|Unlike the mental midgets in F1, IndyCar wants better racing, not a boring F1 parade|
Whereas F1 is taking a step in the wrong direction with wider tires and more downforce – resulting in shorter braking distances and less overtaking, IndyCar feels good racing is more important than outright speed. IndyCar president of competition and operations, Jay Frye, told Motorsport.com that Arie Luyendyk's 1996 qualifying lap record at Indianapolis Motor Speedway is unlikely to be threatened by cars using the 2018 universal aerokit.
He said: "Speed is in our DNA, so for this 2018 car, universal car, we certainly don't want to go backwards – we've got to keep going forward. So the goal is to maintain where we're at but go forward in steps.
"I mean, it's a ways off for something like that [record] to happen again. As you go over the years, you've got to do it safely. Is it going to happen in the next few years? Probably not. Possible, but probably not.â€¨â€¨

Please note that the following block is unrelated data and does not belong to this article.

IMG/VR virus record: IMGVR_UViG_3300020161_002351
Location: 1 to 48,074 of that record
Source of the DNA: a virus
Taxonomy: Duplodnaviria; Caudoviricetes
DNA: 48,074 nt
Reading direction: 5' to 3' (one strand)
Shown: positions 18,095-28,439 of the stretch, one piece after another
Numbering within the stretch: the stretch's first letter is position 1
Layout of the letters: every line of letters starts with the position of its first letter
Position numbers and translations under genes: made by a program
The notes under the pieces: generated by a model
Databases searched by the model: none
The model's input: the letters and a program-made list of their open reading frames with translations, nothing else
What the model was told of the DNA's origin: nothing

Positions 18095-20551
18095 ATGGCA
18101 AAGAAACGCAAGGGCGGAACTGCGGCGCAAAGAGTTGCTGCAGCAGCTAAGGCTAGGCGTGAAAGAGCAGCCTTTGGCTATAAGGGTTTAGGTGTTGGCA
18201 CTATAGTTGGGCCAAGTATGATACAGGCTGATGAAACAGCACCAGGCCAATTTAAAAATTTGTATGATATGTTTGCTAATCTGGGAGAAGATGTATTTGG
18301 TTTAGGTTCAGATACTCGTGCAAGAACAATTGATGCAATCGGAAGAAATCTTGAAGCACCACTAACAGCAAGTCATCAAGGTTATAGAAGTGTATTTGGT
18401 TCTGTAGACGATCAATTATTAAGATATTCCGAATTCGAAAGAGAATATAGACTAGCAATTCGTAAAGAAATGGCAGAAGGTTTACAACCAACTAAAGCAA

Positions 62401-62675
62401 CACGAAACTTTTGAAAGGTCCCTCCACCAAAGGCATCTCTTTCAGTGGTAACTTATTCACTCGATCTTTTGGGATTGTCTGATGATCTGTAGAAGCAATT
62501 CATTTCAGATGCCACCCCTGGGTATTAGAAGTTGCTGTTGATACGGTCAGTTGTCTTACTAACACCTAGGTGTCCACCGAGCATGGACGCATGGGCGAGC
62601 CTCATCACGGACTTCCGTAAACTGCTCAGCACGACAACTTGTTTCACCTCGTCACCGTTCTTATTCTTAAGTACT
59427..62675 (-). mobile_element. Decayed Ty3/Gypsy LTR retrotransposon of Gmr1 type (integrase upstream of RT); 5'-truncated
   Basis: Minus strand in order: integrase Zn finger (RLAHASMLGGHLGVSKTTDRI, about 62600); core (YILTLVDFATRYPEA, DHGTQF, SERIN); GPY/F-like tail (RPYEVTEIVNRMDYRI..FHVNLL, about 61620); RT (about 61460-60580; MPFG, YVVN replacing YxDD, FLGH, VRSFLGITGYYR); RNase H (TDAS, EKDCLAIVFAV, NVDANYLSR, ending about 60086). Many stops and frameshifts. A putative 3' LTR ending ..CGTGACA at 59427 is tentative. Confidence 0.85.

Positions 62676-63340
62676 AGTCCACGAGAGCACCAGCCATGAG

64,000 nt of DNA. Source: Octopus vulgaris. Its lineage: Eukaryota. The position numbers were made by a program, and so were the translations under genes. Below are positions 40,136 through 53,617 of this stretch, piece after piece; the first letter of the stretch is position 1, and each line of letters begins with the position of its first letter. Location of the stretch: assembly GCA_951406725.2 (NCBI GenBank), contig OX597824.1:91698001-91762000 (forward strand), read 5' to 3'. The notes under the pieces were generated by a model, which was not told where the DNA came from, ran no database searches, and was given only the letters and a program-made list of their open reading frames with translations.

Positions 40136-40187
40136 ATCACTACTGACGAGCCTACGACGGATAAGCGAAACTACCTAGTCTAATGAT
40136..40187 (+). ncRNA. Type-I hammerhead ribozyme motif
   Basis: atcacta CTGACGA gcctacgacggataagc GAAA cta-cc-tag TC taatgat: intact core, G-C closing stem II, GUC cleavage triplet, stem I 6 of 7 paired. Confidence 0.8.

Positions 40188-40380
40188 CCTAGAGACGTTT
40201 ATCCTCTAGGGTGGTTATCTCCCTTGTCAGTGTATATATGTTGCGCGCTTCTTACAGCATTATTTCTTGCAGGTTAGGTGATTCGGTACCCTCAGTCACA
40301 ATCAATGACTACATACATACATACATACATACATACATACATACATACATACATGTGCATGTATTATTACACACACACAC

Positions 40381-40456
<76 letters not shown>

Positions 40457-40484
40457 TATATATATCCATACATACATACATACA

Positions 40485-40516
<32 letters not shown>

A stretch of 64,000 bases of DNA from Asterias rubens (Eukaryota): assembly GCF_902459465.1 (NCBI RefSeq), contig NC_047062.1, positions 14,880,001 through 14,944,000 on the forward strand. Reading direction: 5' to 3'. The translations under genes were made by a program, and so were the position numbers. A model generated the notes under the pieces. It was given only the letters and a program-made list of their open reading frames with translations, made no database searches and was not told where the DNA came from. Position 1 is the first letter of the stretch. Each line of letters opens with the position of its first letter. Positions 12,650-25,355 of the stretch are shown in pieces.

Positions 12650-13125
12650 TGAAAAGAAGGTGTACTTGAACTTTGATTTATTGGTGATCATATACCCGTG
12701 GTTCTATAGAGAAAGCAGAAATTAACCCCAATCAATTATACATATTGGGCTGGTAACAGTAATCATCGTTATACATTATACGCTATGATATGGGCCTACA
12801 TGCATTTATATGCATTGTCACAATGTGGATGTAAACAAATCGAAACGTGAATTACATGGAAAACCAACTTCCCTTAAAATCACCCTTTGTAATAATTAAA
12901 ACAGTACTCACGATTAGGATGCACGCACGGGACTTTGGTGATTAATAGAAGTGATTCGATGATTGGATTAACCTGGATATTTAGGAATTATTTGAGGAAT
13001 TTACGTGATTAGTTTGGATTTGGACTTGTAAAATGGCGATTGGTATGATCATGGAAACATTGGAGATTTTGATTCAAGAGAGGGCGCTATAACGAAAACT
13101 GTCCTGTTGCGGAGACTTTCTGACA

"Speed is very important, yes, but at the end of the day, the racing product is what's most important. That one day – the 500 – the race is the most important thing. We want to have a great race."
The FIA has advised F1 circuit owners that the new regulations for 2017 will necessitate them ensuring their tracks are capable of handling cars cornering up to 25 mph quicker than in 2015.
While we are continually told the cars will look "mean" and "aggressive" and be "beasts to handle", and that the new aero rules and wider tyres will mean increased speeds, one cannot help but feel that perhaps we are being oversold and that it will actually be a case of 'same old'.
However, speaking in Birmingham today at the annual Watkins Lecture, the FIA's Safety Director, Laurent Mekies, revealed that he has advised all circuits to be prepared for the increased speeds this year.
"Every single team has been asked to provide simulations for their 2017 cars," he said, "and we've used these simulations to feed our simulation software and simulated every single track with the 2017 cars, revealing much higher cornering speeds, up to 40 kph (25 mph) faster in high speed corners. When they crash it's going to be huge. Will any drivers die?
"Every single track is receiving from the FIA a requested upgrade based on that work and that process is ongoing," her continued "We are doing it in the order of the championship and therefore not all the tracks have received it yet."
Already, Mekies revealed, Melbourne has replaced the tire wall at Turn 12 with a safety barrier, while Turns 1, 6 and 14 are to have their existing tyre walls doubled in depth.